#16: Prince, ‘1999’ (1982) vs. Metallica, ‘Metallica’ (1991)


When I was in junior high in the early 80s there was a kid in our class, Kevin, who went on and on about this new thrash metal band called Metallica. He declared that one day they were going to be the biggest hard rock band in the world. We all knew he was a fool, of course; nothing could unseat Twisted Sister.

Turns out Kevin was right! By the end of the decade Metallica were well on their way to global metal domination and in 1991 they made it official with Metallica self-titled (aka the Black Album), which would go on to sell a bazillion jillion copies (approx.) and make Metallica fans out of everyone and their sister (twisted or not). I’d lost touch with Kevin by this point, but I wonder what he thought of the Black Album. I suspect he hated it – many “real” Metallica fans rue the day that their beloved thrashers recruited Bon Jovi producer Bob Rock to help them make an album of 12 polished tunes of melodic metal that included – yikes! – a love ballad (“Nothing Else Matters”).

I say they’re crazy (a band’s grassroots fans can be tiresome sometimes). The Black Album is freaking awesome. It’s dark, it’s heavy, it’s fun and it sounds amazing (thanks, Bob Rock!) without a bad song anywhere. Near perfect album.

With 1999, Prince continued to prove that not only was he a genius who could bend any music genre to his will, he also was the horniest son-of-a-bitch to ever pick up a microphone. Every song on this techno-funk masterpiece is either about sex or features it prominently, even when its tackling serious issues. Prince will car-fuck you (“Little red Corvette”) . He’ll Armageddon-fuck you (“1999”). He’ll even politico-fuck you (“Lady Cab Driver”). On “Let’s Pretend We’re Married”, he declares: “Look here Marsha, I’m not saying this just to be nasty/I sincerely want to fuck the taste out of your mouth/Can you relate?”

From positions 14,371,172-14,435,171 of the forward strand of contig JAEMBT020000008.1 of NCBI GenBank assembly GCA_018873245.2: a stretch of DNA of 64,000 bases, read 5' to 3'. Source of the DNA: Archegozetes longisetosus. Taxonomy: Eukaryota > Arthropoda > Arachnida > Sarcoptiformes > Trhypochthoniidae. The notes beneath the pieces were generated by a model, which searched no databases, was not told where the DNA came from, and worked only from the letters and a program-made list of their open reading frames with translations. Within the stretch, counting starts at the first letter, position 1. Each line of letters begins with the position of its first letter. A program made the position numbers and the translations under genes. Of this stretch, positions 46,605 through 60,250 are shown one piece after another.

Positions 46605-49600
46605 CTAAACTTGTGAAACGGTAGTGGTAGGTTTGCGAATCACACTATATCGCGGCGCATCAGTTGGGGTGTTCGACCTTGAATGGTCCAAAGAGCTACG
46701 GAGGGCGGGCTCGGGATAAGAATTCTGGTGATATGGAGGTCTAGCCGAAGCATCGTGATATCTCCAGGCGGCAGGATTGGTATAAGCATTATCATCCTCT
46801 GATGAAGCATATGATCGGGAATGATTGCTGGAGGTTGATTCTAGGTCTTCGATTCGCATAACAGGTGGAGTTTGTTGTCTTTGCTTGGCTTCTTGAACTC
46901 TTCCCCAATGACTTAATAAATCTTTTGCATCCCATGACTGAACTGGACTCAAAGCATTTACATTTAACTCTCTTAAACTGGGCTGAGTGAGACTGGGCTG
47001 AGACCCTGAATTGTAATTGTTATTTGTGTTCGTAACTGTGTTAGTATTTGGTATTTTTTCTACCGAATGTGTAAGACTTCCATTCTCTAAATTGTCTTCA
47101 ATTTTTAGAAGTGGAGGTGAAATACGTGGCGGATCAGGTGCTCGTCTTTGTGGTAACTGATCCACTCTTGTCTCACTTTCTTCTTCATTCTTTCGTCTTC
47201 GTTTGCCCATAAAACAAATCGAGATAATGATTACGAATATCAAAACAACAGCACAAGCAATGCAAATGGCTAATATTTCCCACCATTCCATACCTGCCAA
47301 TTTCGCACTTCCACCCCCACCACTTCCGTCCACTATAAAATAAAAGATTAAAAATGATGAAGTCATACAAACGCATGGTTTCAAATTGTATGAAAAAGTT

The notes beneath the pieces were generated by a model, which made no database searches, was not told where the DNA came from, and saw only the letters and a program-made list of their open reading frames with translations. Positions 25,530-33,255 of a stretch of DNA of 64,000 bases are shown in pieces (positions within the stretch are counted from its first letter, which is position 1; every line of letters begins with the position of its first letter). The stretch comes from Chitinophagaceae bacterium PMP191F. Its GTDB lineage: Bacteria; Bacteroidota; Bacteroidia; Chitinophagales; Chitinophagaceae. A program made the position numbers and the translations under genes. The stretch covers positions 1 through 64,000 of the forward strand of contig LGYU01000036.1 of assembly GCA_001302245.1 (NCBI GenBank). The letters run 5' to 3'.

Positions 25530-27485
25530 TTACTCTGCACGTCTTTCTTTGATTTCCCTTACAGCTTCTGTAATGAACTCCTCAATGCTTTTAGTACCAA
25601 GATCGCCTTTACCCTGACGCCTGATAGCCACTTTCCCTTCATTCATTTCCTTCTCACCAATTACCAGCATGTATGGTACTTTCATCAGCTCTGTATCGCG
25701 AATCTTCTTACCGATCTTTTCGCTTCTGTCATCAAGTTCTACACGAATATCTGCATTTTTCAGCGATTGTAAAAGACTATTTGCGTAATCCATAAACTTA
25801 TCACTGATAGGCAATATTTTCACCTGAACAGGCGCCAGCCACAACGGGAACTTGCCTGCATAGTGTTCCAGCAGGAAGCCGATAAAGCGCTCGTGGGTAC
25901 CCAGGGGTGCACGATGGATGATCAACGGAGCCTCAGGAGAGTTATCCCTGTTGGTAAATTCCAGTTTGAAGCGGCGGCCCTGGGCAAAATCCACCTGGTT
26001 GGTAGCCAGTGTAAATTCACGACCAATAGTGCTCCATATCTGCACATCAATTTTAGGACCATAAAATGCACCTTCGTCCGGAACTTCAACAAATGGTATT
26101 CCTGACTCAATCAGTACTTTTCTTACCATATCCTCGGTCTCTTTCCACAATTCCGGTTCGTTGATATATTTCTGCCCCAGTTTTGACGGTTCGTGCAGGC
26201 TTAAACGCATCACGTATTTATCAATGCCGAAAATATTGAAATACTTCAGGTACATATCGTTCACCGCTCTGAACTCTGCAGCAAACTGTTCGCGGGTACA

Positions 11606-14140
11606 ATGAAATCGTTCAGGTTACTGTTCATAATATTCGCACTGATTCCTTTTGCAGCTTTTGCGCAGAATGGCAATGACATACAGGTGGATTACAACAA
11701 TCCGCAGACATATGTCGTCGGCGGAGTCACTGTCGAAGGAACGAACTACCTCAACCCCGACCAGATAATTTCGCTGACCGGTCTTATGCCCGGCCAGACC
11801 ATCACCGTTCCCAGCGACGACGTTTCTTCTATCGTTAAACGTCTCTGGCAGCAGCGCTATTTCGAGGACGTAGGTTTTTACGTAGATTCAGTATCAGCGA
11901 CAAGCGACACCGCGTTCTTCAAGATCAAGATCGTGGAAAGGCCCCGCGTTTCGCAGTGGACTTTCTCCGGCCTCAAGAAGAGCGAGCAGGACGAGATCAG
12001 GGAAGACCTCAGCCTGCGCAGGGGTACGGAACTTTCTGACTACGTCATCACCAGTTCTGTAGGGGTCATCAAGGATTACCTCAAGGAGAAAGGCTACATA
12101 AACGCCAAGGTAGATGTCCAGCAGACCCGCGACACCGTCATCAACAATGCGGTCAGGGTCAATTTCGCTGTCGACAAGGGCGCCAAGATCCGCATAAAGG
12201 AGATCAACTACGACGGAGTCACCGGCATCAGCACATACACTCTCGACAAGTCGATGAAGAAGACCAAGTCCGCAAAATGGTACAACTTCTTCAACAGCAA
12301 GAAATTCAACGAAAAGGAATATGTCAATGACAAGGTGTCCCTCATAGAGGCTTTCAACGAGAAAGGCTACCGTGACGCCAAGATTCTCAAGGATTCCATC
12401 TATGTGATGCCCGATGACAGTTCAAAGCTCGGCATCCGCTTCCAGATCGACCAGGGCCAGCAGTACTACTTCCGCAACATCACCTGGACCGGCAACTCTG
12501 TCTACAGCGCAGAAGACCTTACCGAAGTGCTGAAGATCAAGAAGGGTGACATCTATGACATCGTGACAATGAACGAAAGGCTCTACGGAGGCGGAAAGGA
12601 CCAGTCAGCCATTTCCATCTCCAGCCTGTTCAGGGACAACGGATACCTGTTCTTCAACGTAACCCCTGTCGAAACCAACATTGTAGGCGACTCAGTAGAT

I don’t know who Marsha is, but I’m a little scared for her.

There is no question Prince was engorged with talent and this album is an orgy of amazing sounds, but 70 minutes of pulsating musical intercourse eventually makes me want to fake a headache.

Kevin (and Marsha for that matter), this one’s for you…


WINNER: Metallica, Metallica (4 points)


80s: 14

90s: 21

80s: 31
90s: 49

Next week’s battle – #15: The Replacements, ‘Let it Be’ (1984) vs. Lucinda Williams, ‘Car Wheels on a Gravel Road’ (1998)

#35: Metallica, ‘Kill ’em All’ (1983) vs. Wilco, ‘Being There’ (1996)


One thing I love about these battles is that they force me to listen to albums I used to love but rarely listen to anymore. Metallica’s debut album Kill ‘Em All is that for me.  This album introduced me to metal and for a brief 2-year period in my teens, I was a full blown metal head because of it. To me, this is authentic metal.  I F$%&ing love this album. It’s a hard high tempo metal experience filled with overdrive baselines, scorching guitar licks and anthemic vocal renderings. You can hear elements of punk music influences throughout, which weirdly adds a structured element to the songwriting and marries well with the lyrics’ rhythm and subject matter. I can see why Kill ‘Em All was a very influential album for metal bands to come. This album is an anger cry built for the masses. Its musical violence delivered in a way most had not heard before. Kill ‘Em All was groundbreaking.